If you’re convinced that the cost of driving has been creeping up, you’re not imagining it. At least that’s the conclusion of new research, which says that even owners of the cheapest cars have seen everyday motoring costs creep up by 10 per cent, over the past year.
Research carried out by CAP HPI, the vehicle valuation specialist, looked at the running costs associated with owning a car, rather than the purchase price of the car.
The price of scheduled servicing and general wear-and-tear maintenance were calculated, as were bills for fuel (petrol or diesel), road tax and the drop in value of the car – known as depreciation. Once combined, they were used to produce a pence-per-mile figure.
Drivers have been given some good news, after Philip Hammond, the Chancellor of the Exchequer, announced in the 2017 Budget that fuel duty will be frozen, despite widespread fears it would be raised to help balance the nation’s books.
It means that for the seventh year in a row, the duty on fuel remains frozen. This is estimated to save the average British driver £75 a year, and as much as £270 for van drivers.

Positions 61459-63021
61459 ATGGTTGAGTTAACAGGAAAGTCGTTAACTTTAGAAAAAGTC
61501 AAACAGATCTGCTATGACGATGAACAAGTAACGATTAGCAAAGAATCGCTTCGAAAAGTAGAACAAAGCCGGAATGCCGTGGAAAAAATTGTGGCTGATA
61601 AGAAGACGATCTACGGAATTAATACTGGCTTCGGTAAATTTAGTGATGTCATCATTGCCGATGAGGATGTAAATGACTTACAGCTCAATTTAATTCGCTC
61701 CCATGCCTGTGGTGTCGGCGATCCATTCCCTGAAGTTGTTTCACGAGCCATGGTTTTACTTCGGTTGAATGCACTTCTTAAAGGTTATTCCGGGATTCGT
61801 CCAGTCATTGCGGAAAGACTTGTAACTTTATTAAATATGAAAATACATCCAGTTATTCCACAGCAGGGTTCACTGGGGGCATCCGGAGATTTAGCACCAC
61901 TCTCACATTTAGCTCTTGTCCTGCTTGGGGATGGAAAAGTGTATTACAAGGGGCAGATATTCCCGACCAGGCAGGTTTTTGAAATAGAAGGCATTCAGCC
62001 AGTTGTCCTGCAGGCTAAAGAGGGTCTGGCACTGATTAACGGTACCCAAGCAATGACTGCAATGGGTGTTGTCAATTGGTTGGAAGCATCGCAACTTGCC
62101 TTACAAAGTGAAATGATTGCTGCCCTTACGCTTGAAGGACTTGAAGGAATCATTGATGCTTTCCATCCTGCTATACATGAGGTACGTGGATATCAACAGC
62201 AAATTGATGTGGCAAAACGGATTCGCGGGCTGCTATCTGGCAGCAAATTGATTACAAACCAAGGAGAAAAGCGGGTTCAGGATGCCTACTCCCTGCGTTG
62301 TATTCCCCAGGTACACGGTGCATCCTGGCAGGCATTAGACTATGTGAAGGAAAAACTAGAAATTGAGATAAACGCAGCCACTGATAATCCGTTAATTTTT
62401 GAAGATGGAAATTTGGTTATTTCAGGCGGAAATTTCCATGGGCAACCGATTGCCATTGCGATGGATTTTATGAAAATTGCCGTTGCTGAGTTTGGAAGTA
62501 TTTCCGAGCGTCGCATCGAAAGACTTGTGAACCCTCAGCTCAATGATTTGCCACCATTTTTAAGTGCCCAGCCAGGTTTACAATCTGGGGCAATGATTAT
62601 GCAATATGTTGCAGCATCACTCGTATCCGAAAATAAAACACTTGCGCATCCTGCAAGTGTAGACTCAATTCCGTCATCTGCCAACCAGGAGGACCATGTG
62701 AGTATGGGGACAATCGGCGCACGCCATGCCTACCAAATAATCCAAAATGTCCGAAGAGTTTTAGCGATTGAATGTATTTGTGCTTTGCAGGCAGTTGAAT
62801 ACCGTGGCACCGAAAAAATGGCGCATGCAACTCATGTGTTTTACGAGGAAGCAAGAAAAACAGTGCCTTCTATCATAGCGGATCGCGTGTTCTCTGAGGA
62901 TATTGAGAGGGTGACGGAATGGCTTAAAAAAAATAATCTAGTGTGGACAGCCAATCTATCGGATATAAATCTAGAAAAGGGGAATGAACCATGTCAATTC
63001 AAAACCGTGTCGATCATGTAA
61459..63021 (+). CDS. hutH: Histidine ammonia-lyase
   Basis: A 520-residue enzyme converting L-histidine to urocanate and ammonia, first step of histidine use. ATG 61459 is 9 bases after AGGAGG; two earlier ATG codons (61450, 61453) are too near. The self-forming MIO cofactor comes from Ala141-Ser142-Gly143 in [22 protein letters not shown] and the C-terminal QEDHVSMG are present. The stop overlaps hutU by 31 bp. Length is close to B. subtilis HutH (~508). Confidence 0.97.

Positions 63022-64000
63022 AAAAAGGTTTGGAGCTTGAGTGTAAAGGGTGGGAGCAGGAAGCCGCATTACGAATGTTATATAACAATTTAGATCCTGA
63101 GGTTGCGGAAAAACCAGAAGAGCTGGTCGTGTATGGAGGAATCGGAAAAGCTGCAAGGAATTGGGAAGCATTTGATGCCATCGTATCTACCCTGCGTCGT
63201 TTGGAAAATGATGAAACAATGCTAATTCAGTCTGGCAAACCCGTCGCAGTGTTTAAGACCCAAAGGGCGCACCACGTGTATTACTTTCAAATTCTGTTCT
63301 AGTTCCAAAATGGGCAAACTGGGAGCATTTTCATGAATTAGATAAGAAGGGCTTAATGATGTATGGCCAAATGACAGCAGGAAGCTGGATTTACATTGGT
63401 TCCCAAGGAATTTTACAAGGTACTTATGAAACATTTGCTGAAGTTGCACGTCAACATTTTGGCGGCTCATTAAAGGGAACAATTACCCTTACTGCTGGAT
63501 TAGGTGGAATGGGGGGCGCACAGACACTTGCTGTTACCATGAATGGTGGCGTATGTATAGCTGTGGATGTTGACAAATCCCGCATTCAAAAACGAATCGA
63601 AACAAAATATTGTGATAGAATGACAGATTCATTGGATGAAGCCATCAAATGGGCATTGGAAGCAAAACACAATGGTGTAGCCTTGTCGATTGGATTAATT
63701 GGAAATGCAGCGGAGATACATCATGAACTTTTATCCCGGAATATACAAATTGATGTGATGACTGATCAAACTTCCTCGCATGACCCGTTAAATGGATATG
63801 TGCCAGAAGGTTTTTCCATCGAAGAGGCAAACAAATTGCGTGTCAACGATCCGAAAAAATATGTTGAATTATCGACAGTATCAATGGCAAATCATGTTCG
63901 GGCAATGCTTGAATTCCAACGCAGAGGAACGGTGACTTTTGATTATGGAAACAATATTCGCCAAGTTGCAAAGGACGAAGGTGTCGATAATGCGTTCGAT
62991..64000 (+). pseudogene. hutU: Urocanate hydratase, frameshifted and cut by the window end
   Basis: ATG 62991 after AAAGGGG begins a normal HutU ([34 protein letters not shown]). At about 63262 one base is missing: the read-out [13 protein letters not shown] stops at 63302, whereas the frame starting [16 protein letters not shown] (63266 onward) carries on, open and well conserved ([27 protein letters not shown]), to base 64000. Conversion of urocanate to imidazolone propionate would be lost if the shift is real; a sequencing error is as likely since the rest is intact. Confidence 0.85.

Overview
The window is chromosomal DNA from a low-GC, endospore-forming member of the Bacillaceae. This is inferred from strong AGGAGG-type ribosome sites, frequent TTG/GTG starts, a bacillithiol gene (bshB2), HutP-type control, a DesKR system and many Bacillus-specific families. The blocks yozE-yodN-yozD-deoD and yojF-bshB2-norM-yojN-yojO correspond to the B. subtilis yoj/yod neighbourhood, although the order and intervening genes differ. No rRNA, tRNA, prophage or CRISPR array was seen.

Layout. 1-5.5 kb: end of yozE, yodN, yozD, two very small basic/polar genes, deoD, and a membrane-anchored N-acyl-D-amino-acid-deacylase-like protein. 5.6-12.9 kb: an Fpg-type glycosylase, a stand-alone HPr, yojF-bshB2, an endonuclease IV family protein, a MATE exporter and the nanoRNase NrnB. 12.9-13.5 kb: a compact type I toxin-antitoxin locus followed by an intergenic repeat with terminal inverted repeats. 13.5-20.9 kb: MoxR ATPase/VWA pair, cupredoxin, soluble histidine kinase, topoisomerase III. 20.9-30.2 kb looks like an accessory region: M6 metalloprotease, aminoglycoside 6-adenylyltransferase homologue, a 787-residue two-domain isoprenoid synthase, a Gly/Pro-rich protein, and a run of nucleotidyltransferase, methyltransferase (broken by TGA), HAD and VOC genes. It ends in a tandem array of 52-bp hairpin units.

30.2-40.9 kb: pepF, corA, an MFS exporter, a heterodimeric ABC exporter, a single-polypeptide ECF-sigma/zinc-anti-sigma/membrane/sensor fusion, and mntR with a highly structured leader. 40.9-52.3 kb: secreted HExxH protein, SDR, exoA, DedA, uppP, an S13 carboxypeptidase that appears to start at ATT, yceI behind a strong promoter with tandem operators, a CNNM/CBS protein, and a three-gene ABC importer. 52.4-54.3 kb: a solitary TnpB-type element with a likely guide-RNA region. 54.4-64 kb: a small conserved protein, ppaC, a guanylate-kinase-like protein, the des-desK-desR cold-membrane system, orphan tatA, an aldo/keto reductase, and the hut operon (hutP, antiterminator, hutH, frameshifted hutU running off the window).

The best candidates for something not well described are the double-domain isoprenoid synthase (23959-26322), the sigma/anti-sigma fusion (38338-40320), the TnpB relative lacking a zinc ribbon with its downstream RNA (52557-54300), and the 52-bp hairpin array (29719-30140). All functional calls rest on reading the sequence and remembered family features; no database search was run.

At the same time, road tax – formally known as Vehicle Excise Duty (VED) – has been frozen for a further year, for private motorists and hauliers.
Mitsubishi Outlander is the best-selling plug-in car. Worth considering for urban drivers looking to save on fuel (Picture © Mitsubishi)
Thankful that the 2016 Budget didn’t lead to an increase fuel duty? If you’re like many drivers, you could be looking to spend the money saved on fuel to upgrade your car.
Online retailer Motors.co.uk conducted research which shows that the number of buyers looking at cars costing up to £300 per month to lease has increased by 78 per cent this year. Peter Watts, director of dealer insight at Motors.co.uk said: “Over the past few months, we’ve seen fuel prices reach their lowest since 2009, with supermarkets slashing their prices to below £1 a litre. To put this into context, at its highest price point, we were paying more than £1.42 a litre in April 2012 – that’s a saving of just over £25 for a 60-litre tank each time it’s filled up.”
Philip Nothard, retail specialist at car valuation expert CAP Automotive believes buyers are still looking for fuel-saving motors. He said: “We’ve been researching this extensively among motor dealers and they confirm to us that fuel economy hasn’t slipped down the list of priorities for the typical customer.” So if you’re one of the drivers looking to upgrade but want to hedge against future fuel price rises, here are our top five motors that will save you money at the pumps… and five to avoid.